“We ensured that there is physical distancing between investors and employees’ offices, which is the most important element for safety during this time,” market official Jamal al-Khadhar told The Associated Press. “There are glass barriers, there are iPads that people can use for any transactions, there’s also a whole setup and sanitizers available and the entire market was sanitized to implement safety measures.”

In Iran, the health ministry on Tuesday announced the highest single-day spike in deaths from coronavirus, with 200 new fatalities. Spokeswoman Sima Sadat Lari said that was an increase of 40 from Monday, when 160 were reported to have died of COVID-19.

She blamed the spike on large gathering for weddings and other ceremonies, where people do not observe distancing regulations. Iran on Sunday instituted mandatory mask-wearing as fears mount over newly surging deaths even as its public increasingly shrugs off the danger of the virus.

Iran has reported more than 245,000 cases of the virus so far and 11,931 deaths.

Elsewhere in the Mideast, Israel’s parliament early on Tuesday passed an emergency bill allowing the government to bypass the house in making immediate decisions on combating a renewed outbreak of the coronavirus.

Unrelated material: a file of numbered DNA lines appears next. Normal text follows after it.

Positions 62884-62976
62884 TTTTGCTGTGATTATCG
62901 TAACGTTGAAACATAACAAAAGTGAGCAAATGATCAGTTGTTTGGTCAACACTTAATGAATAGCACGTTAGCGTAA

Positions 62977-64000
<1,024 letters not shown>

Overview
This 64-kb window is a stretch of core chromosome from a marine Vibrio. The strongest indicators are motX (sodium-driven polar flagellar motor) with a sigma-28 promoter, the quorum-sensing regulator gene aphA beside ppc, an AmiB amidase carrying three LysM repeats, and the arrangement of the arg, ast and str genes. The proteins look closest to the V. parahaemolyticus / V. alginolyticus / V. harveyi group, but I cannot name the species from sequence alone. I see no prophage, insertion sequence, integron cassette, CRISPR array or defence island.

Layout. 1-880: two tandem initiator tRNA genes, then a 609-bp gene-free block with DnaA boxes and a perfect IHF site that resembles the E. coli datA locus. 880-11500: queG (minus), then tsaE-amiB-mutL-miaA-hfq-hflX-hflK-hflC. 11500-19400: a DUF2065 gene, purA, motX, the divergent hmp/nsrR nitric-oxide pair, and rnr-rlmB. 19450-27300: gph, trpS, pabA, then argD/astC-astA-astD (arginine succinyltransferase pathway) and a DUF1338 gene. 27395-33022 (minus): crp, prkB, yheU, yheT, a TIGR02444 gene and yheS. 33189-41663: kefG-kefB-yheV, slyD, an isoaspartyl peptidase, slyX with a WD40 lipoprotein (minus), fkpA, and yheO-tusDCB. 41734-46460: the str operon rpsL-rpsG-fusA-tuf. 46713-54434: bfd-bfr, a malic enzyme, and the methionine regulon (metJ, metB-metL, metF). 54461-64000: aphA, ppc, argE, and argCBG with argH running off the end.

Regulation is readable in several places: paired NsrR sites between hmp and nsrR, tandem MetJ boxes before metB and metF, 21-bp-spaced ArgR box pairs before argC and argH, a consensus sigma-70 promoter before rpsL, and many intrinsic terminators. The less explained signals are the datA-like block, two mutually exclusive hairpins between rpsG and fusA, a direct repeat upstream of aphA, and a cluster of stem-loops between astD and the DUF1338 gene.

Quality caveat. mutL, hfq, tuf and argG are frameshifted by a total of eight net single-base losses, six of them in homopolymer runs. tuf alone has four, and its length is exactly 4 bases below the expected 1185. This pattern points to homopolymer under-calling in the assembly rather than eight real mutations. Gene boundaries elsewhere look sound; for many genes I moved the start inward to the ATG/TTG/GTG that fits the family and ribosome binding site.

Lawmakers supporting the bill said it was essential, given the fast-spreading nature of the virus, but some opposition lawmakers decried the sidelining of the legislature as another step in undermining the foundations of Israeli democracy under the guise of an emergency.

On Monday, the Israeli government reimposed new restrictions on the public, limiting gatherings and ordering reception halls, restaurants, bars, theaters, fitness centers and pools be shut down again.

Just weeks ago, Israel appeared to have contained its initial outbreak after imposing strict measures early on in the pandemic. But after reporting just a handful of new cases a day in early May, it has experienced a steady uptick following an easing of restrictions. Currently, Israel is reporting upward of 1,000 new cases a day — higher than its peak during the previous wave.

Israeli Prime Minister Benjamin Netanyahu, who was largely seen as having capably handled the outbreak, has suffered in opinion polls more recently amid the new surge in cases and economic consequences of the pandemic. Netanyahu on Tuesday convened a high-profile consultation that included Stanley Fisher, a former governor of the Bank of Israel and esteemed international economist.

But a top health ministry official defiantly stepped down over differences with how Israel was handling the latest uptick in cases. Sigal Sadetsky, who headed the department of public health services, said in a lengthy resignation letter that the “handling of the pandemic had lost direction.”

Since the start of the outbreak, Israel has seen more than 31,000 cases and 338 deaths.

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Associated Press writers Aron Heller in Jerusalem, Malak Harb in Dubai, United Arab Emirates, and Nasser Karimi and Amir Vahdat in Tehran, Iran, contributed to this report.